If orizo and proorizo are Luke’s common and preferred words to denote eternal predestination or foreordination, why would he then turn around and use tasso in Acts 13:48—a word which is never used in scripture to denote a timeless decree of foreordination? Apparently Luke does not want us to infer a divine, eternal decree of election—yet this is exactly what Calvinists unfortunately do!

Therefore, to be sure, even by retaining the passive voice of tasso as referring to those appointed to eternal life by God, there is no reason we should then infer that such an appointment is a pre-temporal, predestinating or foreordained decree of election on the part of God. Rather the sense of tasso is always suggestive of a temporal arrangement, or a time-bound, worldly ordering or appointment of events and actions which were, at that particular time, under consideration.

Most translations opt for translating tasso simply as “appointed” but some opt for “ordain.” Yet it bears repeating even in this sense translating tasso as “ordained” need not mean “fore-ordained in eternity past” any more than “appointed” means “pre-appointed before the world began.” Once again if Luke had wanted to signify a pre-deterministic foreordination as his intended meaning he easily could have done so by choosing a verb form that meant exactly that.

What we can infer from the passage is that their setting or appointment to eternal life, which did in fact lead to their subsequent belief, was itself a work of divine grace leading and establishing their hearts in faith. Truth be told such an understanding of the role of grace in salvation is a core feature of the Arminian perspective! This may come as a surprise to some given that there are so many misinformed assessments and misrepresentations of Arminianism that run amuck in Calvinist circles. This ignorance is a direct result of both popular and scholarly level Calvinists refusing to engage genuine, Arminian scholars on their own turf and in their words. Arminians have no bones to pick with Calvinists over the need for divine grace to initiate saving faith and ultimately open a sinner’s heart to the gospel. Where we disagree is the Calvinist insistence that divine grace cannot be resisted or rejected. Arminians believe such a grace would be coercive in nature and thus no grace at all.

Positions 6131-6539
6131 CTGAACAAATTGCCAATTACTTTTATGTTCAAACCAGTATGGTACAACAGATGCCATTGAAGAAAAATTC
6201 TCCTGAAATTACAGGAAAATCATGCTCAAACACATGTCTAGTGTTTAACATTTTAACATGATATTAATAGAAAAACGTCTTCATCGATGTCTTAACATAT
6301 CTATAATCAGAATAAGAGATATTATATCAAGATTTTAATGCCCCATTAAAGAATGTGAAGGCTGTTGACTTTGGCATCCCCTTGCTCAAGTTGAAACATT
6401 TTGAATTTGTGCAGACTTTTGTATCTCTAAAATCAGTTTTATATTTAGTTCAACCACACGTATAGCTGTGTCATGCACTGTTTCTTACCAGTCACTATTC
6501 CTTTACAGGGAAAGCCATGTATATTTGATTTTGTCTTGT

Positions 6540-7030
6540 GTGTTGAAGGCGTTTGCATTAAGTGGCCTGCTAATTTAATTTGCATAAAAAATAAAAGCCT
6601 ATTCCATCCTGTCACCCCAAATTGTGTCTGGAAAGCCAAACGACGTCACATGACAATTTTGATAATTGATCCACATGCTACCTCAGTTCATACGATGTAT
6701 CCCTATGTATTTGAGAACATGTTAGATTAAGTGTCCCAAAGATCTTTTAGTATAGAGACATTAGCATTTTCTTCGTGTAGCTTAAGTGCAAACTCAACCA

Greg Boyd, though he ascribes to an open view of the future, is thoroughly Arminian in his soteriology and offers a helpful summary on the role of grace in Acts 13:48 and rightly notes the Calvinist error in imposing on the text an outside, preconceived assumption of election:

Note that the text simply says that “as many as were destined [Boyd undoubtedly opts to say “destined” to give the Calvinist the full weight of the argument before demonstrating how the Arminian view remains sound] for eternal life became believers.” Other than suggesting it was prior to their believing, the verse does not tell us when these people were destined. Nor does it suggest that they were destined simply because God unconditionally chose them. Calvinists assume that this destiny was given to the elect before the world began by sheer divine fiat, but the text simply does not say this. To be sure, there are several other texts which do say that we were predestined before the foundation of the world (Eph. 1:4–5; 2 Tim. 1:9) but the “we” of these verses is a corporate “we.” These verses do not support individual election to salvation.

The text only requires us to believe that the Spirit of God had been at work preparing the hearts of all who did not resist him to accept the Gospel when they heard it. God knows our heart before we express it through our words or through our decisions (Ps. 139:2–4). On this basis the Lord could assure Paul before his missionary endeavor at Corinth that “there are many in this city who are my people” (viz. whose hearts have been opened and who will therefore believe your message) (Acts 18:10).

So too, Lydia listened intently to Paul’s Gospel because the Lord had already “opened her heart” (Acts 16:14). Those Gentiles who did not resist the Spirit’s work in their life were “ripe” for the message of Paul and Barnabas.”[1]